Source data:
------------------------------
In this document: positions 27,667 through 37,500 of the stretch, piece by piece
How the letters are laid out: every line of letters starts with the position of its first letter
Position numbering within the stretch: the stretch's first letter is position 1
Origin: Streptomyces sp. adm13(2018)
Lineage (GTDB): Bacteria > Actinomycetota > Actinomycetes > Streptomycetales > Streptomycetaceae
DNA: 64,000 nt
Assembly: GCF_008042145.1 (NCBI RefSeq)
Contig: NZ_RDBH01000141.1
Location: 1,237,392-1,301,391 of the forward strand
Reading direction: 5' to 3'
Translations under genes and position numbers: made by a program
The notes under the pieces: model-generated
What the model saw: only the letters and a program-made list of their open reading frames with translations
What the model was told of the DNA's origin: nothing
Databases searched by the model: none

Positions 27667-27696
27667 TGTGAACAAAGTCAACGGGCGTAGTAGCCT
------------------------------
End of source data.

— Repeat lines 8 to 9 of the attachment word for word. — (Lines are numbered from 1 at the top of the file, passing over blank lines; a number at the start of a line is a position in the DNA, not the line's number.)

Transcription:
Contig: NZ_RDBH01000141.1
Location: 1,237,392-1,301,391 of the forward strand